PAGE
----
(583aa) Adsorption and Kinetic Studies of Using Entrapped Sewage Sludge Ash in the Removal of Chemical Oxygen Demand from Domestic Wastewater, with Artificial Intelligence Approach

Mostafa, M. K., Badr University in Cairo (BUC)
SaryEl-deen, R. A., Housing and Building National Research Center
Mahmoud, A. S., Housing and Building National Research Center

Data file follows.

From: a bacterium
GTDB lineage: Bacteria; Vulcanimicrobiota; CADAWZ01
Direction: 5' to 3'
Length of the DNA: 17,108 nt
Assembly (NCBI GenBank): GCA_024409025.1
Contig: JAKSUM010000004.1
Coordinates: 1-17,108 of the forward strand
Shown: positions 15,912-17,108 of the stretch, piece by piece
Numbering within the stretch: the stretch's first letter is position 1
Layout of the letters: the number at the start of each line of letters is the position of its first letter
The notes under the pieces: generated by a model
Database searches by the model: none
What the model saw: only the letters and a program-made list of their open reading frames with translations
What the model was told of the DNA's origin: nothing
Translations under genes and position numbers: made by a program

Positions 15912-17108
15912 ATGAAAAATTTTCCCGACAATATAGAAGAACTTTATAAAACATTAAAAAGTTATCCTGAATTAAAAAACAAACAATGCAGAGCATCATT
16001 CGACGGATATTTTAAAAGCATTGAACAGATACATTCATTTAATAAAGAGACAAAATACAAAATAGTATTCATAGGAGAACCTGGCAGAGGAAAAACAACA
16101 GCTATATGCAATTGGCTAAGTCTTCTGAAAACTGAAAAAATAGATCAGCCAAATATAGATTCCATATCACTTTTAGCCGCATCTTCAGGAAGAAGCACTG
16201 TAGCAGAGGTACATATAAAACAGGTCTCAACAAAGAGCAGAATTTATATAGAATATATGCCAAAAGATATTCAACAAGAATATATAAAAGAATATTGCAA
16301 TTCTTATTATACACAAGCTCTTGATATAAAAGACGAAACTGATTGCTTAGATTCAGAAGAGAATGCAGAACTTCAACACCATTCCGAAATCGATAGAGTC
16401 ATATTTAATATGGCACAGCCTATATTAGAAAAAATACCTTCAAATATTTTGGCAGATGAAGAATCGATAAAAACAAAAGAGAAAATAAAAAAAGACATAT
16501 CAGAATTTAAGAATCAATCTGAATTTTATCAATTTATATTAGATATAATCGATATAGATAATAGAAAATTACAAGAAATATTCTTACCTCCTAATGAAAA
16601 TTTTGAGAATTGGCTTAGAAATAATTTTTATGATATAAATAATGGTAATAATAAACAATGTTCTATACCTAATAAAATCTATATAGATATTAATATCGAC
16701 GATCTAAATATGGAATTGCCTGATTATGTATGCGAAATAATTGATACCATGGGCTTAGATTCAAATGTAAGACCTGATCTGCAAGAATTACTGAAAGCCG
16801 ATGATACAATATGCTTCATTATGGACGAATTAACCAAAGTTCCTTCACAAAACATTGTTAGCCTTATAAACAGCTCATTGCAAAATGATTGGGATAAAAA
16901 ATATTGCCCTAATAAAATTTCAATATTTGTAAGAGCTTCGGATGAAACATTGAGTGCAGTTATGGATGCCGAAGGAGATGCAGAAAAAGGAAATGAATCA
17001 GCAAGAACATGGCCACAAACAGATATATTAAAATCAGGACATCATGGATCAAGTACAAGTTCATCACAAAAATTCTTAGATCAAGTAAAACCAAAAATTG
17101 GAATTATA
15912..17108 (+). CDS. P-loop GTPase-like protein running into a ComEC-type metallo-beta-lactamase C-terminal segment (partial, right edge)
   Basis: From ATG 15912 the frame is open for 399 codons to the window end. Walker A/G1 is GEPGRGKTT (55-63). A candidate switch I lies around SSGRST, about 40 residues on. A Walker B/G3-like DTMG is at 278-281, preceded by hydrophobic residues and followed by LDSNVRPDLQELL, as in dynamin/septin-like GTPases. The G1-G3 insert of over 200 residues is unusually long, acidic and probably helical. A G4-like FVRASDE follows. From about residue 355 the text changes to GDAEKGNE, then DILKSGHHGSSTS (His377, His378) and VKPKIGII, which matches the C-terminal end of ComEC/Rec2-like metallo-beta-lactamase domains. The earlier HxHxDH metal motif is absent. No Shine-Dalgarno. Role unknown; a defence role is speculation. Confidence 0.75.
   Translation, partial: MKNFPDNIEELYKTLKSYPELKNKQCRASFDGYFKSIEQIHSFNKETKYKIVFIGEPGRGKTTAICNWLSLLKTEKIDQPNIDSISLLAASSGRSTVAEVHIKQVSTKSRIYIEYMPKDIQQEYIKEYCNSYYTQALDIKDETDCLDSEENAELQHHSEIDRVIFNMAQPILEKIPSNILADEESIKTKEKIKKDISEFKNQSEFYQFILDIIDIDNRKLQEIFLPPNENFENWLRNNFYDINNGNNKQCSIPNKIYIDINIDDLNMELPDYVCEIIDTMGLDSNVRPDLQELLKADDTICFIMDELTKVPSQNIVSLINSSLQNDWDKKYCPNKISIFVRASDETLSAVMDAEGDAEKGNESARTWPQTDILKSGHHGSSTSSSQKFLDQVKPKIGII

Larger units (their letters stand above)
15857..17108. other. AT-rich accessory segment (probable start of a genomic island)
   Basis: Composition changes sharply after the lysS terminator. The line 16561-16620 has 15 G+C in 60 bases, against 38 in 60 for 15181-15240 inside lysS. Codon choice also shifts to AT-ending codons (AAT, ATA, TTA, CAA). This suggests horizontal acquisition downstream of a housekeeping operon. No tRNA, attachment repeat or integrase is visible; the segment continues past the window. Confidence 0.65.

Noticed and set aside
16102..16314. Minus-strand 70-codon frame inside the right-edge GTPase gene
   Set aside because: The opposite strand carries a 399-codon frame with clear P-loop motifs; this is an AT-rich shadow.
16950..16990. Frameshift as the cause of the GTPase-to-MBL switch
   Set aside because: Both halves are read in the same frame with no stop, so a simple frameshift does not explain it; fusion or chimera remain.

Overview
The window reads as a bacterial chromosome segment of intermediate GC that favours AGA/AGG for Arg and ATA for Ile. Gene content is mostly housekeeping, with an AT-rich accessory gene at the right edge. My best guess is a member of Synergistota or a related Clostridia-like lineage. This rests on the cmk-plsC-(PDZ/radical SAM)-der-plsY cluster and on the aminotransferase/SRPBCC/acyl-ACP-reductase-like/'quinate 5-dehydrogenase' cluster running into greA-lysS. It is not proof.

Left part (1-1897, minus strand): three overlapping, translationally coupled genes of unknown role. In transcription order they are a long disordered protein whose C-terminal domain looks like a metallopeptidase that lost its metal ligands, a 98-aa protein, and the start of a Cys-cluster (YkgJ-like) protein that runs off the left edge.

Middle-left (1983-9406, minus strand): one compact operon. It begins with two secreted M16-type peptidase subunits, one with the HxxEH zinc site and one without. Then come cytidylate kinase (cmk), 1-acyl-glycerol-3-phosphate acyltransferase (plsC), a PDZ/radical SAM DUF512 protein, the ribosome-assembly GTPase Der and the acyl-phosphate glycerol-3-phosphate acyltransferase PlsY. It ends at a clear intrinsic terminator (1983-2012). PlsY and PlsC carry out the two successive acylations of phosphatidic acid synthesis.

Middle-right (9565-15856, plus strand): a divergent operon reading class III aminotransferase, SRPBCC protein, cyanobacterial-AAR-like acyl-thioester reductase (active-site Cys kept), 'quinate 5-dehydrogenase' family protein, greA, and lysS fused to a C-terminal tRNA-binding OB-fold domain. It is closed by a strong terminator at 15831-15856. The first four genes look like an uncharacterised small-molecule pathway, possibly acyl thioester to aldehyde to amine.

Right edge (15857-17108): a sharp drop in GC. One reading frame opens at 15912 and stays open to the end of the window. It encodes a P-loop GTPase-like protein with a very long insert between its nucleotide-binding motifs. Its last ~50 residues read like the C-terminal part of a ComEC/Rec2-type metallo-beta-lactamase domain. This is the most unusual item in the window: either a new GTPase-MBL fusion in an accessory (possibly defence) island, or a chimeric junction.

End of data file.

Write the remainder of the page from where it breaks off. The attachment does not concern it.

Huge amounts of sludge are produced daily from municipal wastewater treatment plants. These solid organic wastes produce active ash after complete combustion which can be used in many applications. This study explores different adsorption and kinetic models that can describe the adsorption process of chemical oxygen demand (COD) into sewage sludge ash (SSA) and implementation of the obtained result in original domestic wastewater sample. The SSA and stander COD solution were prepared in the laboratory. X-Ray Diffraction (XRD) was used for SSA characterization. The effect of SSA in alginate on COD removal was studied at different absorbent dose, contact time, stirring rate, pH, and initial COD concentration. The results indicated that SSA is effective in the removal of COD from aqueous solution, where removal efficiencies of 61 and 91% were achieved for 800 and 100 mg/L initial COD concentration, respectively, after 60 min of contact time using dose 8 g/L at pH 5 with fixed stirring rate 200 rpm. The equilibrium isotherm of COD was determined using Freundlich, Langmuir, Koble–Corrigan, Toth, Hill, Khan, Redlich and Elovich models. The kinetic adsorption of COD onto SSA was determined by Avramin, pseudo first order, Intraparticulate, and pseudo second order models. The adsorption data of COD fitted well to Hill isotherm (lowest error summation: 7.81) and Avramin kinetic model (lowest error summation: 2.14). A removal efficiency of 63% was achieved for initial COD concentration of 167 mg/L at previously mentioned optimum conditions. Artificial neural network (ANN) with a structure of 5 – 10 – 1 was used to predict the COD removal efficiency. The proposed ANN was found to be effective in simulating the performance of SSA for COD removal, where a high R-value was recorded to be 0.99095, 0.99995, and 0.99999 for training, validation and test plots, respectively.


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